You can read the title of this blog in at least two ways:
- with lives as a verb, I am saying that writing is a living art, which survives all the changes in civilisation, since it was first invented as marks scratched on pieces of stone. Now we are into e-books and apps, a world I’ve only dabbled my toes in. I’m a print baby, and will die a print elder, but I am about to introduce e-books and readers onto my online bookstore (bookhaven.net), which is still in construction. I am also considering publishing my memoir of childhood as an e-book, because getting published in print these days is close enough to impossible if you haven’t got a name that is known, or get lucky.
- with lives as a noun, I am flagging that my special interest — no, my passion — is writing life … my life, your life, his life, her life, their lives; and reading about other people’s lives. So this is what this blog is about. If you want to write your life, but don’t know where to start, or if you are already are writing your life, this blog will share some ideas and create a forum where you can post comments and link to other friendly sites.
So who am I? And what gives me licence to invite you to join my group?
I have always loved writing, and been told I could write well. But it was only about 12 years ago that I decided to start writing my life. I had had a very difficult life, and at a certain age found myself without a career or a fortune, wondering where to go next. That was when I decided to go back to uni and write my story. So I did a Master of Creative Arts degree, and after that I did a PhD in life writing, blending memoir and theory to rewrite desire from a feminine point of view. And when I say desire, I mean more than sexual desire: I mean desire for freedom, for self-expression, for community, for life itself.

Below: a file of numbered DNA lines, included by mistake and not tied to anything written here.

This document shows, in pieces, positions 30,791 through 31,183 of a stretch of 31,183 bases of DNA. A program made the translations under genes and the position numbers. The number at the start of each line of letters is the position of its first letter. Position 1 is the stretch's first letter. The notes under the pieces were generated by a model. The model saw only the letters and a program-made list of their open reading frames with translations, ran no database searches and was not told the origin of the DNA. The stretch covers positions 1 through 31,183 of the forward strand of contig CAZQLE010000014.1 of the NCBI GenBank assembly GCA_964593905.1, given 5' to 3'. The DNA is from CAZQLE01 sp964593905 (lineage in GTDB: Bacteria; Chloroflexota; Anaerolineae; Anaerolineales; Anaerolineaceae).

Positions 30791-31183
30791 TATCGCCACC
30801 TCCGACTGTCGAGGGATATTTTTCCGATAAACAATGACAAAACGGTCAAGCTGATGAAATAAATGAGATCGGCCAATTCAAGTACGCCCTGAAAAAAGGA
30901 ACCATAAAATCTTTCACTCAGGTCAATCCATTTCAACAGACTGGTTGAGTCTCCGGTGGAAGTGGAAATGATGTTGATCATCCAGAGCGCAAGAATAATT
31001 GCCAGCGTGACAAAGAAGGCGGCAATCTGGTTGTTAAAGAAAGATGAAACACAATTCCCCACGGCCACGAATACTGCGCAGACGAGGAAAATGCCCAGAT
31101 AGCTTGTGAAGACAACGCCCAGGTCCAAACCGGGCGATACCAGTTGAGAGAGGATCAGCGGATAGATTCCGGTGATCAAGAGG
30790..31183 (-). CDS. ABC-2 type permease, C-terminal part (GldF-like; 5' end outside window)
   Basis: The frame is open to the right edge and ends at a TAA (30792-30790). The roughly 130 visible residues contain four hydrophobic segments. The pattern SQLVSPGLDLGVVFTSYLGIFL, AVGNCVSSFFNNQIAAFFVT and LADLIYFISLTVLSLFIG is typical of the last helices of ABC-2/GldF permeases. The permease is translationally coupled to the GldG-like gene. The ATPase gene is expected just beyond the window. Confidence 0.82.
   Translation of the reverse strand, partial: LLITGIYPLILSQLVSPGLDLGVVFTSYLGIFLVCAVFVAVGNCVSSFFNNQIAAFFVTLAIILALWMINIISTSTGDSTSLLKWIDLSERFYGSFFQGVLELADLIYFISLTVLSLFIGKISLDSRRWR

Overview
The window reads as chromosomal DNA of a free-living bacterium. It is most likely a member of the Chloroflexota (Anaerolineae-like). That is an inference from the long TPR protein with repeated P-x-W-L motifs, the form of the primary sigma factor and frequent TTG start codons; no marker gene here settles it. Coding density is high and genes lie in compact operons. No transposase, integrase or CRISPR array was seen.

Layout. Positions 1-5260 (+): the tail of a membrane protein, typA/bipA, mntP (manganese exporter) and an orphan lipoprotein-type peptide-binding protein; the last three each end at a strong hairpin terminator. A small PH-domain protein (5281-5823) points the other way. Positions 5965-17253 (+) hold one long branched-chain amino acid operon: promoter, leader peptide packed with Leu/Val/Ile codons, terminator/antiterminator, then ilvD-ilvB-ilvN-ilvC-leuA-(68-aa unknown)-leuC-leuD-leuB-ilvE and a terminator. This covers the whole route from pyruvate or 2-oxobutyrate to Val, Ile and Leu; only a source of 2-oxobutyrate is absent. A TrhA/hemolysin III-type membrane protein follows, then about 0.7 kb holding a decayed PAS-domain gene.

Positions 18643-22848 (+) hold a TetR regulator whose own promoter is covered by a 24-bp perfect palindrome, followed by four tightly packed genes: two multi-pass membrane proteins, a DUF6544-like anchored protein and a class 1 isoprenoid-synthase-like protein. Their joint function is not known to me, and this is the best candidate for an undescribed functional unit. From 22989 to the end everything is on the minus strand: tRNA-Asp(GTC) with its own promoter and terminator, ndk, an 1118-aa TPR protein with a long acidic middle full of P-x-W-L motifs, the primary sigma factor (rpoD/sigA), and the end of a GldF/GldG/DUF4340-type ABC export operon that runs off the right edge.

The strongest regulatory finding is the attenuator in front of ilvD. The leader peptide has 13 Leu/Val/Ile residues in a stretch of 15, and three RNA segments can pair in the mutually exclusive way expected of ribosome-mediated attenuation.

I am a hybrid, an amphibian happily swimming in the waters of theory and of creative writing. But this blog is not about theory. It’s about practical, embodied writing, down-to-earth writing that expresses the self and reaches out to others.
I write book reviews for a couple of national newspapers, and I edit other people’s writing, as well as doing my own. On this site, I’ll post my latest thoughts about life writing, and share what books I’m reading.
So here are some questions for you:
- do you want to write your life, or someone else’s?
- have you made a start? How is it going?
- if you haven’t, would you like some suggestions?
- what are the best books you have read recently?
I look forward to your comments!
What I’m reading this week:
Graveminder by Melissa Marr
An improbable story in which the dead inhabit an underworld, rather like a 19th century American frontier town, and those who haven’t been properly buried return to haunt and — you’ve guessed it — feed on the living. Mostly it’s told from the point of view of the living, who have the usual attachments, losses and desires. It is well written, over the top, and keeps you guessing.
The Ghost Road by Pat Barker.
Barker won the 1995 Booker prize for this superb story of officers in the British army, psychologically damaged by their experiences in the First World War, being treated by the army psychiatrist Rivers. Three very different men have their secrets, which are gradually revealed as their lives entangle and fall apart.